Reports coming in from Derbyshire say that the 'Crooked spire' on the famous St Marys and All Saints Parish Church in Chesterfield, has been straightened as a result of last Friday's earthquake in Japan, that it is no longer crooked, and, in what is being described locally as a miracle, there are now two spires, not one!
Chesterfield are currently sitting pretty on top of League Two with 71 points from 37 games, and have a commanding 10-point advantage over closest rivals Bury, although the Lancashire club have played two games fewer.
The Crooked Spire of Chesterfield, as it is known, has been leaning and twisting since 1362, but when church warden Mary Swithins arose from her pit this morning, she had the shock of her life. Says Mary:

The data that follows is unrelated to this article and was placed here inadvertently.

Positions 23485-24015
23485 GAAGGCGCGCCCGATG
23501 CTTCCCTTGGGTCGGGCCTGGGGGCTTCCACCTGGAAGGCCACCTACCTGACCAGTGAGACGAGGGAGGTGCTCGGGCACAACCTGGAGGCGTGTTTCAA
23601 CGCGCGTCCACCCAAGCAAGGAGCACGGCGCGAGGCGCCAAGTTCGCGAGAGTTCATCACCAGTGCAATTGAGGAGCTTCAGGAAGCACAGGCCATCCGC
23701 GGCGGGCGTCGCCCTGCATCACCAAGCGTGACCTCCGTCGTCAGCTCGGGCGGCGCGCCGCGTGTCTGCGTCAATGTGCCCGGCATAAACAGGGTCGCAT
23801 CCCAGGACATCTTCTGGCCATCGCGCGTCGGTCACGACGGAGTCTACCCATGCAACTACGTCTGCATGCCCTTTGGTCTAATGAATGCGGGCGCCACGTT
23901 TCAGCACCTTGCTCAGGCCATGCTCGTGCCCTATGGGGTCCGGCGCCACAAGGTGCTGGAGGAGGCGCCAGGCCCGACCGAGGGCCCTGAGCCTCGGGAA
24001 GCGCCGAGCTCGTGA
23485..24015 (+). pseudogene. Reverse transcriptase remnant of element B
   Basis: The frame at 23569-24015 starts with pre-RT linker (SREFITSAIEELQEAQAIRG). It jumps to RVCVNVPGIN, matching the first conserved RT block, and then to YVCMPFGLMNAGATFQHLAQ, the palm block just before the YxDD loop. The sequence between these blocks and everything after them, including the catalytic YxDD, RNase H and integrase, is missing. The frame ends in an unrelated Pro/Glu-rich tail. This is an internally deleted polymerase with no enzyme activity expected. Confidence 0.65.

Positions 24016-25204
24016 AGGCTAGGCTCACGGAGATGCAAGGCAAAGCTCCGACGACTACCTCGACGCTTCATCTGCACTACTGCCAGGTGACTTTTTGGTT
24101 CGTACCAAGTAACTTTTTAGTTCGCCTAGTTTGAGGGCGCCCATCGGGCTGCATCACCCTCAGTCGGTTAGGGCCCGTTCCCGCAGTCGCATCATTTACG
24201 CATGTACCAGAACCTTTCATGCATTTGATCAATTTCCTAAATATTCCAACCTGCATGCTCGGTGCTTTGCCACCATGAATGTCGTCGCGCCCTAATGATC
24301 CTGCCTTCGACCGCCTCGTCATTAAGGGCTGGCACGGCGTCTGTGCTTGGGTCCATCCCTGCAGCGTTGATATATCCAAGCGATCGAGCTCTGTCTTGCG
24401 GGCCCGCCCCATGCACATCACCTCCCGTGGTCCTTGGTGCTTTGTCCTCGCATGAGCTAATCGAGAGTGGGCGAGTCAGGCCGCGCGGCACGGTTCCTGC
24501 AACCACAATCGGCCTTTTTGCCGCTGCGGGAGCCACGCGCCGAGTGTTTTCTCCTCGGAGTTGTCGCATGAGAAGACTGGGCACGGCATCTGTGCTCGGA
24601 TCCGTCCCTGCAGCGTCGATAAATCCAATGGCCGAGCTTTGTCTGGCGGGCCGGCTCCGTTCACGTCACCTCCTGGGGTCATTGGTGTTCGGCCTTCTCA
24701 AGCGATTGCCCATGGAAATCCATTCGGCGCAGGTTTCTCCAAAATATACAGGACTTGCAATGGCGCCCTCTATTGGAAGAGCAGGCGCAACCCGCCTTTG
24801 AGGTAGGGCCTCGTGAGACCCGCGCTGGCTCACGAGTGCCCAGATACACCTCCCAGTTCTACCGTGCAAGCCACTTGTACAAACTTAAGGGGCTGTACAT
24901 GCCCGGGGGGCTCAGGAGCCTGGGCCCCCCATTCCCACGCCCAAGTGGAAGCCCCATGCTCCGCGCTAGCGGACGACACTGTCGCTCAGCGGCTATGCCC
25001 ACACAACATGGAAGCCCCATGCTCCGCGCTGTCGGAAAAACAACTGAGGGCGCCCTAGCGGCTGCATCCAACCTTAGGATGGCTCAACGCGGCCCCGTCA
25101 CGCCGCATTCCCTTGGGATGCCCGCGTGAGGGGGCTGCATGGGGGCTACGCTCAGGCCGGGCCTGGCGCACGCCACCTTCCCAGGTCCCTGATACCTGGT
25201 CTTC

"I had the shock of me life! The spire was standing straight and tall, and it had an identical mate - I blame those Nipponese what with their earthquake and nusami and that."
Experts think that the 'rubbing together' of two distinct tectonic plates, has resulted in a shift in the equilibrionic calcogen in one of them, pushing it closer to the surface of the Earth's crust. This, in turn, has initiated a gargantuan 'seismic epididymisosis' near the church in Derbyshire, an event that has served to straighten the spire, and to give birth an identical twin.
A spokesman for Chesterfield City Council told us:
"This will hit tourism. Everyone wants to see the crooked spire. We ought to seek some sort of apology from the Japs, but seeing as they haven't yet said sorry for all those terrible atrocities during the Second World War, it seems a bit pointless."